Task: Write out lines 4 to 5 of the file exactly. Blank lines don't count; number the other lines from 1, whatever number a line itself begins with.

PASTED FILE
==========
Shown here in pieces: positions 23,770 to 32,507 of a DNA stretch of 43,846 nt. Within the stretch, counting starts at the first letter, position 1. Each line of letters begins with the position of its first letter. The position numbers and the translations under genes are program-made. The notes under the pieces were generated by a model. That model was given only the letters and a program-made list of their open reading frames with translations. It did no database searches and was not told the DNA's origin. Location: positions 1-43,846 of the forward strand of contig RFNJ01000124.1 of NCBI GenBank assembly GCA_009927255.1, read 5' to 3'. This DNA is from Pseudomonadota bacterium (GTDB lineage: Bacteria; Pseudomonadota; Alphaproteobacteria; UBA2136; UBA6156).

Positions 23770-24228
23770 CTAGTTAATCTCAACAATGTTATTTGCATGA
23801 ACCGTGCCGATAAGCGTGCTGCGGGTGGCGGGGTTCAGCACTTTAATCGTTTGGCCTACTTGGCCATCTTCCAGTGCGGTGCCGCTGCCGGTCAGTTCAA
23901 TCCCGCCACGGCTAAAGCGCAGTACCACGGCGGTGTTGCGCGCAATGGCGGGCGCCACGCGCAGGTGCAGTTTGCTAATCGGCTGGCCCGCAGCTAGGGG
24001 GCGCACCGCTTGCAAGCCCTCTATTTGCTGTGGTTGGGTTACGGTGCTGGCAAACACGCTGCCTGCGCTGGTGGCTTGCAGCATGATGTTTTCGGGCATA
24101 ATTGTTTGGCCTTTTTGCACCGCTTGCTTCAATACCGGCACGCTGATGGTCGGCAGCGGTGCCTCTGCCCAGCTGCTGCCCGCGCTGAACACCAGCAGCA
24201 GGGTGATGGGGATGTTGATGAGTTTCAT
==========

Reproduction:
23801 ACCGTGCCGATAAGCGTGCTGCGGGTGGCGGGGTTCAGCACTTTAATCGTTTGGCCTACTTGGCCATCTTCCAGTGCGGTGCCGCTGCCGGTCAGTTCAA
23901 TCCCGCCACGGCTAAAGCGCAGTACCACGGCGGTGTTGCGCGCAATGGCGGGCGCCACGCGCAGGTGCAGTTTGCTAATCGGCTGGCCCGCAGCTAGGGG